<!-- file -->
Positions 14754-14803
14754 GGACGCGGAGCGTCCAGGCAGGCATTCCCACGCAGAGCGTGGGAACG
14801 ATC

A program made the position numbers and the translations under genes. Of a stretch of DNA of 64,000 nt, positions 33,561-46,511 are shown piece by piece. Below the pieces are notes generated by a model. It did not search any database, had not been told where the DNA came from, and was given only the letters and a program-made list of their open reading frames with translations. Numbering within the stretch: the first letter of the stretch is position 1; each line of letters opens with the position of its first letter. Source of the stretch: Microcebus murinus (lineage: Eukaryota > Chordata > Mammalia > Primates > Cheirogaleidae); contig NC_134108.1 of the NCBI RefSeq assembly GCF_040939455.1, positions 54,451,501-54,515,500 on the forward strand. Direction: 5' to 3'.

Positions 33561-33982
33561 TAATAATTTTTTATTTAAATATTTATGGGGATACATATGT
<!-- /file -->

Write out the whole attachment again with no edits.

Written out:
Positions 14754-14803
14754 GGACGCGGAGCGTCCAGGCAGGCATTCCCACGCAGAGCGTGGGAACG
14801 ATC

A program made the position numbers and the translations under genes. Of a stretch of DNA of 64,000 nt, positions 33,561-46,511 are shown piece by piece. Below the pieces are notes generated by a model. It did not search any database, had not been told where the DNA came from, and was given only the letters and a program-made list of their open reading frames with translations. Numbering within the stretch: the first letter of the stretch is position 1; each line of letters opens with the position of its first letter. Source of the stretch: Microcebus murinus (lineage: Eukaryota > Chordata > Mammalia > Primates > Cheirogaleidae); contig NC_134108.1 of the NCBI RefSeq assembly GCF_040939455.1, positions 54,451,501-54,515,500 on the forward strand. Direction: 5' to 3'.

Positions 33561-33982
33561 TAATAATTTTTTATTTAAATATTTATGGGGATACATATGT